What You Will Learn :
- How to divide a company's balance sheet into operating, investing and financing activities
- The difference between authorized, issued and outstanding shares
- Calculate a cash flow statement from two balance sheets and an income statement
- Adjusting earnings for non-recurring items to produce normalized earnings estimates
The aim of this session is to provide participants (particularly those who have no prior knowledge of finance) with an introduction to financial statement analysis. The income statement, balance sheet, and cash flow statement are introduced, and the key interactions between the income statement and balance sheet are explained. Participants will build simple financial statements using a list of transactions.
Throughout this module, participants analyze a group of companies in the food manufacturing industry in order to calculate several income statement metrics. The matching/accruals concept and its impact on the income statement are covered in detail and the link between the income statement and the retained earnings account is investigated. Profitability is analyzed in various ways, using real companies’ financials to calculate key indicators of operating and financial performance. Participants complete a full profitability comparison for the peer group.
This module provides participants with an understanding of the importance of working capital in the context of a company’s financing structure and cash flows. The difference between working capital and operating working capital is analyzed using several ratios. Participants complete a working capital analysis for the peer group.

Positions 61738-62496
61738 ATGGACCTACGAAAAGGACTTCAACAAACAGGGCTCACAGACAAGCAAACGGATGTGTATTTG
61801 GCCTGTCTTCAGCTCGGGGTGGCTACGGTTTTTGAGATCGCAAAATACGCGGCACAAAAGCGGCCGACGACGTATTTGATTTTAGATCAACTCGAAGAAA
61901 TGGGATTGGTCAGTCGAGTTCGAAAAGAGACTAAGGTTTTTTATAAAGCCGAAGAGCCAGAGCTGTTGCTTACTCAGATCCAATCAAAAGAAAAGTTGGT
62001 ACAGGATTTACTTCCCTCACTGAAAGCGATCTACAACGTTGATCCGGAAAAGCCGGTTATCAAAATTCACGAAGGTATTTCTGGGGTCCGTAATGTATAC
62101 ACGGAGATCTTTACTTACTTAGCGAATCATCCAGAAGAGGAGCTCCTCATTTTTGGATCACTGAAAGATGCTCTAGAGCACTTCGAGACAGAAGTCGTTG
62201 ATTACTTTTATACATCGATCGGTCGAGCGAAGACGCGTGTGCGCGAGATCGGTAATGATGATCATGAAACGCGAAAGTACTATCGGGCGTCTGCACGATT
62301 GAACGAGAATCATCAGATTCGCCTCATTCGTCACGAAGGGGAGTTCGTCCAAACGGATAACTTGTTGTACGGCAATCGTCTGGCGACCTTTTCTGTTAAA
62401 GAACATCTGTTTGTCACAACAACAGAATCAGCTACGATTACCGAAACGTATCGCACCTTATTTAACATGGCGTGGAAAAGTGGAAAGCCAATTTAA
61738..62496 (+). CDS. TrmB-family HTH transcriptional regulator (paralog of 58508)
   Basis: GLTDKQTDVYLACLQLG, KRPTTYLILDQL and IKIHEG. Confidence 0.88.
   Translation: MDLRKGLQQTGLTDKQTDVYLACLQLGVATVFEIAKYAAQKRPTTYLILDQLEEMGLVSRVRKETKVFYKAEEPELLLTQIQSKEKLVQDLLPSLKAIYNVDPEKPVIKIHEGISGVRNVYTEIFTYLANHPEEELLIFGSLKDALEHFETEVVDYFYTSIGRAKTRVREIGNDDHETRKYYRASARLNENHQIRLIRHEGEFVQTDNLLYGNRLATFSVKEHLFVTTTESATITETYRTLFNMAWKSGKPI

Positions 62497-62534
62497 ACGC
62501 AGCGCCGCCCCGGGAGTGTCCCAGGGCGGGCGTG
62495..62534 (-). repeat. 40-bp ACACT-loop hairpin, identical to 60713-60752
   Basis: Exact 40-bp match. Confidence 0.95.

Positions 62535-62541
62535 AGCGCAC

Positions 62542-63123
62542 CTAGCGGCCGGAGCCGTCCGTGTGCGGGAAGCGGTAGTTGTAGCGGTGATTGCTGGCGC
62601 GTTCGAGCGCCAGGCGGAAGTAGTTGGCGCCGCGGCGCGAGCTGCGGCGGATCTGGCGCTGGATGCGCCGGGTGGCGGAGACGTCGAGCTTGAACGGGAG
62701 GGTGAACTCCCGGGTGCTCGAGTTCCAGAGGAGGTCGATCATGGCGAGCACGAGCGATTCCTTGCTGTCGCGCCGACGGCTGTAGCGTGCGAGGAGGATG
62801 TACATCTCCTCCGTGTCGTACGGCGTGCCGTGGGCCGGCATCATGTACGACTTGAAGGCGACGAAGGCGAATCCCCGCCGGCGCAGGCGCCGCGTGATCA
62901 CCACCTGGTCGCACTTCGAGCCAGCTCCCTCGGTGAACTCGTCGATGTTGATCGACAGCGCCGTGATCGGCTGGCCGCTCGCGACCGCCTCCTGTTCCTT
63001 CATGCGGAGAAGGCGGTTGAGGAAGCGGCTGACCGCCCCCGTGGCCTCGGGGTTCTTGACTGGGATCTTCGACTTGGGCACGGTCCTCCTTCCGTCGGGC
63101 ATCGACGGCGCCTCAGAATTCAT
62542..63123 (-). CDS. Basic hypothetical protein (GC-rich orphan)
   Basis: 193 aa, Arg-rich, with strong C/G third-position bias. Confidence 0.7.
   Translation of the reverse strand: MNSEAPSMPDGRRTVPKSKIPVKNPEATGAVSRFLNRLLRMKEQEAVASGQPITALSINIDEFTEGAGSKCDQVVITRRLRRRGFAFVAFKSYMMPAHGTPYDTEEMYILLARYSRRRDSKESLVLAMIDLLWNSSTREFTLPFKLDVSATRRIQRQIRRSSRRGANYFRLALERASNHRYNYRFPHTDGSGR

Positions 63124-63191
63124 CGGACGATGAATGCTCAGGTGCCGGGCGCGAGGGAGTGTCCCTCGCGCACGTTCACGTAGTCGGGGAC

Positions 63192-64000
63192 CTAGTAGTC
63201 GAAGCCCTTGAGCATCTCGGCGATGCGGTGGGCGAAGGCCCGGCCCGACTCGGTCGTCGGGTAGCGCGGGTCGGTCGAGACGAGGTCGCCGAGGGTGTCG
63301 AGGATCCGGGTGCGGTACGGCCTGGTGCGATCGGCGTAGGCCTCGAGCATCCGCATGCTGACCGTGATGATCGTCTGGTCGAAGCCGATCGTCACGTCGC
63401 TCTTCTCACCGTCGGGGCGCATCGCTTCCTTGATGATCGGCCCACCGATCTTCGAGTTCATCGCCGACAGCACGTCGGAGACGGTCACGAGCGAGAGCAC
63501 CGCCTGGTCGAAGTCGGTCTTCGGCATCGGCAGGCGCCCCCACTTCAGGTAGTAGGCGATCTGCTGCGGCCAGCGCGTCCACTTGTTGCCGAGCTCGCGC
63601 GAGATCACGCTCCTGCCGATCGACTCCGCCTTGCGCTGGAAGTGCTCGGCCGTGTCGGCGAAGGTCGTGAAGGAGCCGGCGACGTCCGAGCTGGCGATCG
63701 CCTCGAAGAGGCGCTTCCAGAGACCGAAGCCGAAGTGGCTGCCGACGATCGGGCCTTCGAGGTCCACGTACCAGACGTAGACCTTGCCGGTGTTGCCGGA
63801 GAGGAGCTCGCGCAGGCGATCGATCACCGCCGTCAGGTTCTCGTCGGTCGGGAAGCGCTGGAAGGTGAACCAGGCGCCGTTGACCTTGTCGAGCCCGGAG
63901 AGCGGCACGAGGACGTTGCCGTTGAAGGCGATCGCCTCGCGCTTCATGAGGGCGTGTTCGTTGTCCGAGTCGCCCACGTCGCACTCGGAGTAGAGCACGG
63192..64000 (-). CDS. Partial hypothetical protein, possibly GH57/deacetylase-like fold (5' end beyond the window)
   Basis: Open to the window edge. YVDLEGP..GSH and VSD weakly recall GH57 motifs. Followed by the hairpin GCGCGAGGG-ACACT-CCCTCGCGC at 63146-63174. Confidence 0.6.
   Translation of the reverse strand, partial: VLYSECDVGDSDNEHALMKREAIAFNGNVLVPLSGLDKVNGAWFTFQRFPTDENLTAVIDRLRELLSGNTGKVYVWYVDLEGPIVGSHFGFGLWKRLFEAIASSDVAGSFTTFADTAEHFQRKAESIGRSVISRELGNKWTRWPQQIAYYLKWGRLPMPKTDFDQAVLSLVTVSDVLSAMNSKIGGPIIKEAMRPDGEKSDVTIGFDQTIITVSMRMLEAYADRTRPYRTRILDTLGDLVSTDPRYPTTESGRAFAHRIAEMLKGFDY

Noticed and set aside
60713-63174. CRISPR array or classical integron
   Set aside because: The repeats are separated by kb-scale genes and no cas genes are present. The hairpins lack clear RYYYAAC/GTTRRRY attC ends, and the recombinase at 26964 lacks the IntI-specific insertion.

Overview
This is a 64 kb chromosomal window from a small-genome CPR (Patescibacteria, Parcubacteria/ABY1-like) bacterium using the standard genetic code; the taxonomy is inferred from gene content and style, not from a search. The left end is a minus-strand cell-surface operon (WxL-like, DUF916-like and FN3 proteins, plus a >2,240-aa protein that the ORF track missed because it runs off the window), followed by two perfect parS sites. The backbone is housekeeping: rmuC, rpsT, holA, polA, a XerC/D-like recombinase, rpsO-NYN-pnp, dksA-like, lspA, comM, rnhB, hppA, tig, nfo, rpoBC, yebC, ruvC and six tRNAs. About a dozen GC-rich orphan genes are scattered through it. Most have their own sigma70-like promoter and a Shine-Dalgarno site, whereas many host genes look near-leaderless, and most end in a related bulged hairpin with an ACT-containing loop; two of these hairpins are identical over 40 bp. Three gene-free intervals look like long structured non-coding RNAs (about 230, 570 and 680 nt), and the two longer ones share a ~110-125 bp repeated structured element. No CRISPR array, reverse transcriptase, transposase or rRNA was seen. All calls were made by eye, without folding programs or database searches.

This session illustrates the difference between tangible and intangible assets and their use in a business. Participants learn about purchasing, depreciating/amortizing, and selling tangible and intangible assets, and how these transactions are reflected in the financial statements.
Debt and Equity
In this session, participants learn how companies finance their operations. The characteristics of debt and equity are analyzed, including how to account for new debt and equity issues. Various kinds of debt instruments are identified, and the main equity accounts are examined. Finally, some of the most important ratios are covered.
Cash Flow Statements
Participants learn how to build cash flow statements using historical and forecast balance sheets. The relationship between cash and changes in assets, liabilities and equity accounts is analyzed in detail, allowing participants to understand the full integration of the income statement, balance sheet, and cash flow statement. The cash flow session is particularly relevant as a foundation for modeling skills.
Who is this course for?
New hires who have joined the firm late and missed the in-house program
Individuals looking to fill a knowledge gap
Experienced bankers looking to refresh their technical skills
Teams employed in financial strategy roles from non-banking corporations
Graduates preparing to interview for a role in the finance sector
Students at business school and looking for a career in finance